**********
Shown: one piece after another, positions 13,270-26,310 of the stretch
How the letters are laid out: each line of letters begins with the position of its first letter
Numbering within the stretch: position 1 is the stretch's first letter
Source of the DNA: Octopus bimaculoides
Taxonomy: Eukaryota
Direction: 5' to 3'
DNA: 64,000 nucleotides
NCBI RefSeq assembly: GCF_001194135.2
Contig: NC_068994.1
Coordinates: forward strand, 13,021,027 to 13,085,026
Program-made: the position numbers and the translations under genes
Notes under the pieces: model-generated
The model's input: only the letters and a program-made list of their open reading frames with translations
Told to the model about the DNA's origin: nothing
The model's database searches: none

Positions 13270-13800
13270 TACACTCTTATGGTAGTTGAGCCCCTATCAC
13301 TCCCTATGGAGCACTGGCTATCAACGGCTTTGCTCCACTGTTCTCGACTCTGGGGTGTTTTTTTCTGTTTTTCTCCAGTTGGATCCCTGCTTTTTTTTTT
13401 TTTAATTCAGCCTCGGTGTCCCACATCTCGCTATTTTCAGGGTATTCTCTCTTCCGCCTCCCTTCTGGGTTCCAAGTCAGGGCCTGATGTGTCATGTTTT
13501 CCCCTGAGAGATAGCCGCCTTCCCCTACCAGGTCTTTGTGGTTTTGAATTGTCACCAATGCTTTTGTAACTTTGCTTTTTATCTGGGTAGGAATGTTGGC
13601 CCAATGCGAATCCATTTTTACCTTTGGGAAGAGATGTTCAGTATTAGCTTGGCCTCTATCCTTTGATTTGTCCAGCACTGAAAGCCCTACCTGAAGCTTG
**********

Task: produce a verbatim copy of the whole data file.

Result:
Shown: one piece after another, positions 13,270-26,310 of the stretch
How the letters are laid out: each line of letters begins with the position of its first letter
Numbering within the stretch: position 1 is the stretch's first letter
Source of the DNA: Octopus bimaculoides
Taxonomy: Eukaryota
Direction: 5' to 3'
DNA: 64,000 nucleotides
NCBI RefSeq assembly: GCF_001194135.2
Contig: NC_068994.1
Coordinates: forward strand, 13,021,027 to 13,085,026
Program-made: the position numbers and the translations under genes
Notes under the pieces: model-generated
The model's input: only the letters and a program-made list of their open reading frames with translations
Told to the model about the DNA's origin: nothing
The model's database searches: none

Positions 13270-13800
13270 TACACTCTTATGGTAGTTGAGCCCCTATCAC
13301 TCCCTATGGAGCACTGGCTATCAACGGCTTTGCTCCACTGTTCTCGACTCTGGGGTGTTTTTTTCTGTTTTTCTCCAGTTGGATCCCTGCTTTTTTTTTT
13401 TTTAATTCAGCCTCGGTGTCCCACATCTCGCTATTTTCAGGGTATTCTCTCTTCCGCCTCCCTTCTGGGTTCCAAGTCAGGGCCTGATGTGTCATGTTTT
13501 CCCCTGAGAGATAGCCGCCTTCCCCTACCAGGTCTTTGTGGTTTTGAATTGTCACCAATGCTTTTGTAACTTTGCTTTTTATCTGGGTAGGAATGTTGGC
13601 CCAATGCGAATCCATTTTTACCTTTGGGAAGAGATGTTCAGTATTAGCTTGGCCTCTATCCTTTGATTTGTCCAGCACTGAAAGCCCTACCTGAAGCTTG